William ORPEN (Stillorgan 1878 - London 1931)
The Artist’s Wife and Daughter on the Cliff at Howth
Pencil and watercolour on off-white paper, laid down. Signed and dated William Orpen 1910 in pencil at the lower right.341 x 503 mm. (13 3/8 x 19 3/4 in.)ENQUIRE
This splendid large sheet, drawn in a fine pencil with light touches of watercolour, depicts the artist’s wife Grace and daughter Mary on the clifftop at Howth Head in Co. Dublin, where the family were on their summer holidays. Orpen and Grace first visited Howth in 1907, and rented a house called ‘The Cliffs’ there for a number of summers afterward. The house enjoyed a spectacular location, overlooking Dublin Bay with the city in the distance; as Orpen was to write several years later, ‘The view looking towards the mainland in the evening, from the top of the Hill of Howth, is wonderful and ever-changing.’ It was during these August vacations that Orpen was at his happiest, enjoying the company of his young family and freed, at least temporarily, from the pressure of his many formal portrait commissions. As his friend and biographer P. G. Konody noted, ‘These pictures of life by the sea and among the Irish hills...of open-air sketching and children playing, breathe the spirit of physical well-being and freedom from mental worries. They are filled with sunlight – the mild sunlight of a damp climate – and caressed by the gentle breezes of heaven.’Orpen produced several paintings, watercolours and drawings of his family while at Howth, mainly between 1909 and about 1913. As a recent scholar has noted, during this period the artist ‘managed, on top of everything else, to produce a magnificent series of works, conceived and drawn out of doors, mainly at Howth, and taking as their subject matter the everyday human material that surrounded him.’ His favourite subjects were his wife and his two daughters; Mary, known as Bunnie, born in 1902, and her sister Christine, known as Kit, who was born in 1906. As Kit recalled in later years, ‘He paid half a crown an hour a sitting for those portraits – a fortune in those days...Only an hour at a time and then a dash along the cliffs for a bathe – golden days.’ The present sheet may be compared stylistically with a number of drawings made at Howth in 1910 and 1913, some of which were published as a portfolio of ten photogravure reproductions by the Chenil Gallery in London in c.1915.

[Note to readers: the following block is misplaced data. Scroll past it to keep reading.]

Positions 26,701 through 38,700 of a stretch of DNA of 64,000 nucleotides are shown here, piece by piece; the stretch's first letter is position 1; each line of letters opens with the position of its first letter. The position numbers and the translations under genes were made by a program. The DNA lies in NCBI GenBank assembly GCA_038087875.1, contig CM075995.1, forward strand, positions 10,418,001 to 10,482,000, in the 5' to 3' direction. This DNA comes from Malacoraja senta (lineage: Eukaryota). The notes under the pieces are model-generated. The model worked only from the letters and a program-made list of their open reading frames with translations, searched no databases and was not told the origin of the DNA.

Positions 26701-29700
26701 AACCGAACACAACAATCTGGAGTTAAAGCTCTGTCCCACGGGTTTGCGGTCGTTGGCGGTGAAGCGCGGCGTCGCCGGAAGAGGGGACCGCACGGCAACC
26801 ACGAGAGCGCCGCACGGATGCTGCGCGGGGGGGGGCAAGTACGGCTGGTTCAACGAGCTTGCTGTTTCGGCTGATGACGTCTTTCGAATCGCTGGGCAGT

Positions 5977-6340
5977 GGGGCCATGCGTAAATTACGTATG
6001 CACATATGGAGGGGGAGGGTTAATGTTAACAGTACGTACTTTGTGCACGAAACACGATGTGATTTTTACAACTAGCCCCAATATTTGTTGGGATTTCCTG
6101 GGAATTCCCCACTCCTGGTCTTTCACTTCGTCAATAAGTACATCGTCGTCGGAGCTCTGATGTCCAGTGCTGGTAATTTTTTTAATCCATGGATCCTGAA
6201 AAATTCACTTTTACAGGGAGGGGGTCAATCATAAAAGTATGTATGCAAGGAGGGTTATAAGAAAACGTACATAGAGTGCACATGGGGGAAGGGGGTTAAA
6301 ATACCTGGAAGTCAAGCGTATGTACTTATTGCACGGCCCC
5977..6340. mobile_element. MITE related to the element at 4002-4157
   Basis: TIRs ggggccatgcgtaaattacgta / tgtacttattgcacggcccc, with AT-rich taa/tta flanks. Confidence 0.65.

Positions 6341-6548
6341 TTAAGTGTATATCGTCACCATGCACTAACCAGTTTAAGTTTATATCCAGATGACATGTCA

Anonymous sale, London, Christie’s, 24 June 1927, lot 70 (as ‘Sunny Weather’, sold for 55 gns. to Sampson)Private collectionAnonymous sale, London, Christie’s, 15 May 2003, lot 57Jean-Luc Baroni Ltd., LondonPrivate collection, London.
Robert Upstone, William Orpen: Politics, Sex & Death, exhibition catalogue, London, 2005, p.151, no.90.